One billion trees

The new government want to plant 100 million trees over 10 years to support achieving our climate change commitments. Northland has roughly 5.1% of New Zealand's land area, so that equates to about 5.1 million trees for Northland per year. Of course we should probably have more, as we don't have snow here and trees will … Continue reading One billion trees

Power Plant opens

A couple of years ago it was difficult to find any restaurants or cafes who proudly proclaimed their support for local produce. Things have changed. This month two new Whangarei food sellers advocating for local food have opened. "Down the Road" featured in an earlier post. Around the same time "Power Plant", a wholefood and … Continue reading Power Plant opens

Feeding the world

The convergence of rapid population growth and climate change threaten our ability to feed everybody. But our thinking about solutions has been a monocultural reflection of how we grow our food. A recent Guardian article suggests switching to organic farming could cut greenhouse gas emissions and still feed the world. What we don't need We don't need … Continue reading Feeding the world

Trees and dairy

We have to deintensify dairy for a whole lot of reasons. Uppermost in public discourse is water quality, but also intensification has to be sustained by increased inputs that place a burden on the environment. For example, imports of palm kernel meal has risen from 96 metric tonnes in 2003 to 1,600 metric tonnes in … Continue reading Trees and dairy

Are we moving to a more local democracy?

The New Zealand Initiative (NZI) released their Go Swiss report last Monday. The NZI is a right leaning think tank, but the Executive Director, Dr Oliver Hartwich identifies subsidarity, exemplified by Swiss governance, as a feature of our new coalition government. Subsidiarity means that problems should be solved at the lowest possible level. Where a … Continue reading Are we moving to a more local democracy?

Election outcome a great result for MMP and sustainable food systems

Our new government, led by Jacinda Adern is a win for MMP and sustainable food systems. A win for MMP and the evolution of governance To form a government in New Zealand a party has to obtain a majority of seats. In a mixed member proportional (MMP) government, any party will need to work effectively … Continue reading Election outcome a great result for MMP and sustainable food systems

Sugar feeds cancer and addiction

Sugar feeds cancer cells. This is the key finding of a nine year research project published in Nature Communications. This article summarises the findings. And today on Radio NZ Jesse Mulligan interviewed Robert Lustig about the various ways that we are addicted, and sugar is possibly the most ubiquitous addiction. Here is the interview. Robert … Continue reading Sugar feeds cancer and addiction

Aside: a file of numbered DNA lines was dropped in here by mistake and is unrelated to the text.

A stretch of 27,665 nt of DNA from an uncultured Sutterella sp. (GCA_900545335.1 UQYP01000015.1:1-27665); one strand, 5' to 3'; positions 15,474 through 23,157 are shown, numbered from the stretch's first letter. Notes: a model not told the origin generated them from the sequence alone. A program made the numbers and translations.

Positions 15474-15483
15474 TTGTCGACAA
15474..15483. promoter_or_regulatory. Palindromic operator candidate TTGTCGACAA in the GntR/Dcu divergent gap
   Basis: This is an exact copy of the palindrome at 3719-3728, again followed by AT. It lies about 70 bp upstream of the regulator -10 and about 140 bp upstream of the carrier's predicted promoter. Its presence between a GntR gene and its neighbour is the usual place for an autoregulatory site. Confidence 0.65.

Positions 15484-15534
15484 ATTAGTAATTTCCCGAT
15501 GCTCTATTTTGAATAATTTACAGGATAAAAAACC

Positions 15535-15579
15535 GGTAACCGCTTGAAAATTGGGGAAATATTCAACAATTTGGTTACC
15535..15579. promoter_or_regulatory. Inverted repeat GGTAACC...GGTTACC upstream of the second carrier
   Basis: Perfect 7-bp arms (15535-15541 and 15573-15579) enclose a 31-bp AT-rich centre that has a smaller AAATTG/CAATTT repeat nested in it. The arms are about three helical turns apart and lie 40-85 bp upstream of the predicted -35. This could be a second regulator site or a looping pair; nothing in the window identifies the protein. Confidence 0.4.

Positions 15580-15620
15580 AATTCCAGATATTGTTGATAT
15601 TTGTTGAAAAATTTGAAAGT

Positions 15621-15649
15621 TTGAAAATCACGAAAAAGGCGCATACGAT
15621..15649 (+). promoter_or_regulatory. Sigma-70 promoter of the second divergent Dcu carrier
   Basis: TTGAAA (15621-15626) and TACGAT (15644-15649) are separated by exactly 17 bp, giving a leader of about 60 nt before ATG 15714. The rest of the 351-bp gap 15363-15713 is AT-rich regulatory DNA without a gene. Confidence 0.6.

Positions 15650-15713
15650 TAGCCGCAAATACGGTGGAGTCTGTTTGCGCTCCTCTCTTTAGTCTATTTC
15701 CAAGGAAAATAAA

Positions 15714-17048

Miraka milk showing the way

New Zealand has just been through a parliamentary election and elections breed dichotomies like still water breeds mosquitoes. We saw the town/country, farmer/environmentalist, economic growth/environment dichotomies in play. If you are the champion of one side, dichotomous thinking encourages you to be the enemy of the other side. One of the biggest issues was around … Continue reading Miraka milk showing the way

Food policy from our election candidates

The Northland Food Policy Council is asked political candidates from the Far North, Rodney, Te Tai Tokerau and Whangarei electorates five questions. Their responses are published here at Local Food Northland. Please pass this link on through your networks. Here are links to the candidates' responses. Each electorate has its own webpage. Northland (1 out … Continue reading Food policy from our election candidates

Local chocolate

The pending closure of the Cadbury factory in Dunedin is another step on the trajectory that big corporates take in the pursuit of their addiction to delivering dividends to shareholders. The closure is reputed to be part of Mondelez's efficiency drives as it moves production from first world sites to lower wage countries. Some foods … Continue reading Local chocolate

Out of the (water) closet

I have finished reading Gut: The Inside Story of our Body's Most Under-rated Organ by Giulia Enders. It has challenged my identity. The microbes in me out-number my human cells ten times and I have about 100 trillion microbes in my gut! So am I a person, or a colony? Perhaps I should refer to … Continue reading Out of the (water) closet

Food evolution and health in Aotearoa, part three: Consumerism

The first post in this series explored colonisation, one of three formative forces in our food system. This post explores the impact of industrialisation. Industrialisation First up, let’s acknowledge that industrialisation has delivered massive benefits for humanity – the technology we enjoy, rail, road, sea, air and even space travel to name just a few. Is it […]

Conference videos are out!

Thanks to Channel North for doing a great job of covering our conference. Thanks also to Northland Inc for supporting production of these videos. This short video provides an overview of the conference. https://www.youtube.com/watch?v=1boDW6KnWOE&feature=youtu.be We are in the process of uploading videos and you can access them from our conference pages. Here is the first … Continue reading Conference videos are out!

Tropical Fruit Growers is on a roll!

On 8 April Tropical Fruit Growers New Zealand had their inaugural public meeting at Northland Inc's Orchard. Attendance exceeded expectations and now the TFGNZ has over 100 members. Here is Hugh's report from the meeting. Some images are added from the TFGNZ Facebook page.  What a meeting! Thank you everybody for your support and TFGNZ is all go. … Continue reading Tropical Fruit Growers is on a roll!

What is policy and how do we change it?

On the cusp of establishing a Northland Food Policy Council (or whatever we might call it) I have stumbled across a book that has thrown a lot of light on the policy universe. In How Change Happens, Duncan Green shares his knowledge as a long-time advocate for change. The book is available for sale, but … Continue reading What is policy and how do we change it?